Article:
Here are some brief notes on ham radios. For some background information and what to do once you have your radio, see Getting Started With Amateur Radio.
Your First Equipment
It’s pretty easy to get your first equipment. The easiest device you could get is a handheld radio, also called a HT. It’s a self-contained unit, can often run off battery power, and has an integrated “rubber duckie” antenna. These can be found for under $300 on sites like gigaparts.com.
The HT is portable, small, and useful for getting started. However, it has a number of disadvantages. They put out no more than 5W of power, which is rather low as far as these things go. They are sometimes used indoors or in cars, where radio signals don’t penetrate well (usually people have antennas outside and run an antenna feedline into the house/car). If you have repeaters nearby, expect this to be useful when you’re outside. If the repeaters are some distance away, you live in a valley, or you want to use it indoors or in a car, look for something else.
Despite all these, HT’s can have surprising range and even work well indoors for some. Almost every amateur has one, because they’re so small, portable, and handy. I always take mine with me when I travel because I enjoy talking to locals, and it’s so portable. Bottom line: it’s a worthwhile investment for most, but don’t be surprised if it doesn’t pull in many signals.
A VHF/UHF “mobile” radio is one designed to be mounted in a car, but can also be used indoors. There are often called “dual-band” or “2m/440” radios, since they work on the 2m and 70cm (440 MHz) bands. These also can be found for under $300 on sites like gigaparts. However, in addition to the radio, you will need:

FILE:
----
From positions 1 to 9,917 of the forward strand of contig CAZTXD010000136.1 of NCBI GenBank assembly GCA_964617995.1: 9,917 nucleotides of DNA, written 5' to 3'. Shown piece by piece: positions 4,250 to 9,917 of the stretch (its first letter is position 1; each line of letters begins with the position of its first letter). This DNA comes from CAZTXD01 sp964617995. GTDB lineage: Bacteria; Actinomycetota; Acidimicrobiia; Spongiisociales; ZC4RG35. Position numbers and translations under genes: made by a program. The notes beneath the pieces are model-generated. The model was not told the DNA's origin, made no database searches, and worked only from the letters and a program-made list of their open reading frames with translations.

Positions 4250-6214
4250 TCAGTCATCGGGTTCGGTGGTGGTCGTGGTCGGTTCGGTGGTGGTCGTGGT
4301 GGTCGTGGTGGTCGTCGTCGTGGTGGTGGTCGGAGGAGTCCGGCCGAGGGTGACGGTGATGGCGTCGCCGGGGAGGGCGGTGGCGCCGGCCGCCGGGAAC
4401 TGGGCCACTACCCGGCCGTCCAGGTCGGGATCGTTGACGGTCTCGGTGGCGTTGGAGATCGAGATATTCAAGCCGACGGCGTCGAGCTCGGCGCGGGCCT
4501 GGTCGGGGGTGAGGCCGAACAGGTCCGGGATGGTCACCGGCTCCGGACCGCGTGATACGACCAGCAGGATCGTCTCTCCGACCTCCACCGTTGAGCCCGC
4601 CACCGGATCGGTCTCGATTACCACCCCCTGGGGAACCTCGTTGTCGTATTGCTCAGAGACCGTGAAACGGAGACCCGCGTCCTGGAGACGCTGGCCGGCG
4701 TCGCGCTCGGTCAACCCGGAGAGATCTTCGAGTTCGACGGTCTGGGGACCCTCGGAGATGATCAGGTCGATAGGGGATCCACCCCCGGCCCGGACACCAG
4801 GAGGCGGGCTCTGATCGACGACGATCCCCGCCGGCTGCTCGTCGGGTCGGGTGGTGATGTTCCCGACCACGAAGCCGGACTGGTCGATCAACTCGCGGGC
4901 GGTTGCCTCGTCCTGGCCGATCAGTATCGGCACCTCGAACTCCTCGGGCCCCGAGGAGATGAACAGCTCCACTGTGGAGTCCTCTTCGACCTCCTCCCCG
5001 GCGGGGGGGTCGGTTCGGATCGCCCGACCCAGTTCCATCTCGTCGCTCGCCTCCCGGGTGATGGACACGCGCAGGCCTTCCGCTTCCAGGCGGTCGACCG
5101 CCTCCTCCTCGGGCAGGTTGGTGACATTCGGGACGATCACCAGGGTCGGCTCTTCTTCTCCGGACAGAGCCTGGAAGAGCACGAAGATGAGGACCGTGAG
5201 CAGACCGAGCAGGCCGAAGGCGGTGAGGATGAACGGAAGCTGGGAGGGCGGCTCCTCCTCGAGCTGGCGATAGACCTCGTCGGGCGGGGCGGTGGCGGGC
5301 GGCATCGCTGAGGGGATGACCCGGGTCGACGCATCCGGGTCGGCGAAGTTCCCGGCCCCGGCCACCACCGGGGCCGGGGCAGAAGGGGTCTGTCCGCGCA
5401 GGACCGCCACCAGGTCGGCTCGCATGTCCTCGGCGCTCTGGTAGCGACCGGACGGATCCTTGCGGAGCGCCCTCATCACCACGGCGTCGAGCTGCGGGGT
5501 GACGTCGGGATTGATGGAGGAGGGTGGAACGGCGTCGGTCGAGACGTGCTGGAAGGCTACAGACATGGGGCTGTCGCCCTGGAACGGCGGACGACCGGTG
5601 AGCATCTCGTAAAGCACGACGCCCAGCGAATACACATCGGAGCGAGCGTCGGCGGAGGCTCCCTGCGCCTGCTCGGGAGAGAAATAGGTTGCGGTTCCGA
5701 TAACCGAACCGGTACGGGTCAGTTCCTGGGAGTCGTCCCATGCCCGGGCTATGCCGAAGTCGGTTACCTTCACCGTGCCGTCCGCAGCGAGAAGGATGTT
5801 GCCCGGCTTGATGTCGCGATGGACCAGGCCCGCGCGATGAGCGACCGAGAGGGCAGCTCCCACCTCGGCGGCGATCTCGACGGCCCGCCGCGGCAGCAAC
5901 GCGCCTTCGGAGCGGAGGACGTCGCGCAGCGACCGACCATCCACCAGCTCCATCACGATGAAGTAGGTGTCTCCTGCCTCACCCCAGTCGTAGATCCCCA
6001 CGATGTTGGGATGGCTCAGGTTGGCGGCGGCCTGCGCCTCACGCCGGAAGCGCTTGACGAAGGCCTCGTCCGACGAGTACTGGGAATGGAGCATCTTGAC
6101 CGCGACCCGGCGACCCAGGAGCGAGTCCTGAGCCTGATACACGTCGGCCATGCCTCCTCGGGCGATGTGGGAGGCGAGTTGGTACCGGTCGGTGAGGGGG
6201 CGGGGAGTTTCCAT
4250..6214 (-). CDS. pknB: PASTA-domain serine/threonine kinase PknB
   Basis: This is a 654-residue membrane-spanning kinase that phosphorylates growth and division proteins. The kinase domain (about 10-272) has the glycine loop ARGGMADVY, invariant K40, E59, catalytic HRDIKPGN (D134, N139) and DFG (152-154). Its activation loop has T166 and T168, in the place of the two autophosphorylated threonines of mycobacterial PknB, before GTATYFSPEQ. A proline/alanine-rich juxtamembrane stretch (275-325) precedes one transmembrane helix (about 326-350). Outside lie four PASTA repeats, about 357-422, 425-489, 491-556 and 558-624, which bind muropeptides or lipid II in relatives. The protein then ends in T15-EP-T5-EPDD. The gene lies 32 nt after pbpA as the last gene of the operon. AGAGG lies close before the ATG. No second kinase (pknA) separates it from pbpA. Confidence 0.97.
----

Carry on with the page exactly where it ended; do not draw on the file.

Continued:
- A “mag mount” (magnetic) base to attach to the roof or trunk of your car. These usually come with a length of feed line.
- An antenna to screw on to it
- A way to get power to the radio (cigarette lighters are usually not adequate, and this may involve some basic wiring work)
You can often run the antenna feedline into the car by simply shutting it in a door. This generally won’t hurt either the car or the cable (but don’t try shutting it in a window!)
If you want to use it in the house, you would instead add these things to a radio:
- An external dual-band vertical antenna, which you would attach to something vertical, such as a fencepost, pipe driven into the ground, etc.
- A length of RG-8/PL-259 coax cable
- SO-239 ends for the cable, which you will solder on; or spend a bit more money and buy a cable with factory-installed ends
- A DC power supply (most radios operate on 13.8VDC and don’t have built-in AC power support)
Some Specific Ideas
Based on recommendations from experienced hams, I bought this equipment for these reasons:
- I got a Yaesu VX-7R handheld. It supports 2m and 440MHz and is rugged and waterproof. It has a pretty good feature set and decent price.
- My first HF radio was a Yaesu FT-857D. That’s actually a mobile radio but the price is hundreds less than many base station HF radios. It also supports VHF and UHF in a single radio, which saved me having to buy a separate radio for that. I will be moving this to a car before too long.
- I got a Kenwood TS-2000 to replace the FT-857D in the house when it goes to the car. It has a strong feature set and also supports VHF/UHF.
- My tuner is an LDG Z-11ProII
- My power supply is an Astrom SS-30M
Links to this note
The TH-D72A is a very nice handheld Amateur Radio Transceiver. Among other things, it has an integrated GPS, built-in APRS functionality, full AX.25 Packet Radio TNC, and a USB port (which shows up as a serial device) to a computer – all built in.
So, you may have read the material on the Why Get Involved With Amateur Radio? and are wondering how to get started. This has two main components: licensing and equipment.
Amateur radio is a radio service in which people are allowed and encouraged to build their own radios, antennas, and so forth. It can be used to communicate all around the globe without any intervening infrastructure such as satellites or cables.